Nature Notes

Vol. II September-October, 1985 No. 7


Time deepens our understanding and appreciation of the world around us. Just as we can envision a rich pageant of humans at Mount Rainier, from the earliest Native Americans to the first Europeans and finally to the present day visitor, so too can plants open up a window on the past. Although few fossils occur within the park, evidence from nearby areas gives us a tale of change and continuity.

The hot springs of Longmire and Ohanapecosh offer not only a glimpse of the "good old days" but a look at one of the earliest types of life on this planet, dating back to over three billion years ago. Unlike nearly all other creatures, including ourselves, blue-green algae lack a nucleus in their cells. Only much later did a bacteria probably enter an algal cell to eventually form a mutually beneficial relationship. In return for food, bacteria became the nucleus that now stores genetic information and directs many of the cell's activities. The more competitive green algae have now banished the blue-greens to marginal habitats such as hot springs where hot water, low oxygen and high ultraviolet radiation more nearly resemble early conditions for life on earth.

Horsetails represent some of the earliest land plants that inhabited the earth three hundred million years ago. At that time some individuals towered over a hundred feet high! These primeval trees eventually gave way to the conifers that bore needles and seeds.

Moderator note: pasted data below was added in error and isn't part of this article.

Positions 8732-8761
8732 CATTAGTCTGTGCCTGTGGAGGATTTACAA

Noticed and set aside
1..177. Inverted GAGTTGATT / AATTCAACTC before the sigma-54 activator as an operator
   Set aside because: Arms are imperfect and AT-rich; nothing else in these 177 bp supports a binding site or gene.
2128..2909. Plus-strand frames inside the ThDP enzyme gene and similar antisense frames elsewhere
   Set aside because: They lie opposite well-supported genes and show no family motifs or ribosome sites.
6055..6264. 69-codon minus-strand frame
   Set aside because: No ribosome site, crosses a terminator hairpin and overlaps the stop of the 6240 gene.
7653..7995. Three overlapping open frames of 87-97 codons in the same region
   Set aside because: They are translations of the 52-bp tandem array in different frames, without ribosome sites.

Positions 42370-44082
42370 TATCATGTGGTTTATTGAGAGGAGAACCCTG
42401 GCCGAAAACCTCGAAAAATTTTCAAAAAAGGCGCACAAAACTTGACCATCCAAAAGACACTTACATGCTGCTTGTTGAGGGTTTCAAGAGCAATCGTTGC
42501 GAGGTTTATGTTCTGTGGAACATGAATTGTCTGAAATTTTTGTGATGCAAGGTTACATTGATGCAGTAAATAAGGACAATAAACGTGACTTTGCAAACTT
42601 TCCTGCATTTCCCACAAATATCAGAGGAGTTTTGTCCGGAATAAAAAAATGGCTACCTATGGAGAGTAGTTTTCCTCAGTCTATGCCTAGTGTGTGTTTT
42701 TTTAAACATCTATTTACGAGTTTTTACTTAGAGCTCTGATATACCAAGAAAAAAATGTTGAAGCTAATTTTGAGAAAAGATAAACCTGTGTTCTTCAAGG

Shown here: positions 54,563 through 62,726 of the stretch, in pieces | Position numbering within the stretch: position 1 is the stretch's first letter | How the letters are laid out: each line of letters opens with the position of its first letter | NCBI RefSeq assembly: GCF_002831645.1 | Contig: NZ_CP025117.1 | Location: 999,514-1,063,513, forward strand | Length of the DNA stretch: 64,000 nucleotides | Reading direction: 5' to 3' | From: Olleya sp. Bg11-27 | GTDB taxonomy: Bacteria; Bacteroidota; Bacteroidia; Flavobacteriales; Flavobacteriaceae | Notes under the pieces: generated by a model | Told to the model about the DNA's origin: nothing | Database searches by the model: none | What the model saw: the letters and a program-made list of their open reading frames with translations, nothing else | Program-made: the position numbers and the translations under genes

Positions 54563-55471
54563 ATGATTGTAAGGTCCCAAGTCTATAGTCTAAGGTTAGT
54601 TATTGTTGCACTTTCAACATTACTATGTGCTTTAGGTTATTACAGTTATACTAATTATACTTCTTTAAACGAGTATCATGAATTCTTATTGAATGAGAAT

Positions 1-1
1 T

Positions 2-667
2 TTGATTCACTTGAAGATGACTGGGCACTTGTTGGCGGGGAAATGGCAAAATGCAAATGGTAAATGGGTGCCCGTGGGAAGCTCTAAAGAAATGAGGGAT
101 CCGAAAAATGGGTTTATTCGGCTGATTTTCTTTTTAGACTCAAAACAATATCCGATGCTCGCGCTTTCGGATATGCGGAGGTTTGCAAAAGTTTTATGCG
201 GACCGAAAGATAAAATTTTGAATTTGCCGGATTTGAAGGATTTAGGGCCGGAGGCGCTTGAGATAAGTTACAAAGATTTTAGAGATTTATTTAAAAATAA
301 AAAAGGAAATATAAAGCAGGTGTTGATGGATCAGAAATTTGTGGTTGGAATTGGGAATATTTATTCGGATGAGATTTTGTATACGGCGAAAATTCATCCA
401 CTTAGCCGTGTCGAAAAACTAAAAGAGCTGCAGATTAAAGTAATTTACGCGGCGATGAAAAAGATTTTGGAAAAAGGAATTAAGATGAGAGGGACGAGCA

The first flowering plants resembled modern day willows and lived along stream margins in a semi-arid area. They soon diversified into nearby water, some descendents being known as spatterdock.

Such primitive plants as anemones and buttercups occur world-wide because they originated before continental breakup separated land masses about eighty million years ago. By the Eocene, fifty million years ago, a mild subtropical climate favored such trees as sassafrass and pawpaw. A rise in temperature fluctuations fifteen million years ago resulted in a forest of maple, cherry and other broadleafed trees, stretching across much of America and eastern Asia.

Rising mountains and increasing drought cut this connection. The resulting isolation led to the evolution of different "twin" species, different plants that probably arose from the same ancestor. Consequently, one type of beargrass and goatsbeard grow here and different ones can be found in the Appalacians far to the east.

Only after such a separation did a second wave of plants migrate from eastern Asia, such as the ancestor of our skunk cabbage.

Five million years ago, cool ocean currents and perhaps a decrease in the tilt of the earth gave rise to a dominance of conifers. Unlike the broadleafed trees, the needle bearers survived the cool, dry summers because year long needles caught enough sunlight and conserved water.

Ice age cooling and the rise of Mount Rainier a million or so years ago, allowed a third wave from Asia to settle here. These tundra plants could survive the harsh conditions above timberline. Isolation of Mount Rainier from other volcanoes resulted over time in new species found only on the mountain's slopes, like the Mount Rainier lousewort.

The next time you stop by a park flower, think about the ancient past, a past that lies before us, a past that deepens appreciation and enjoyment of our heritage.

John E. Roth

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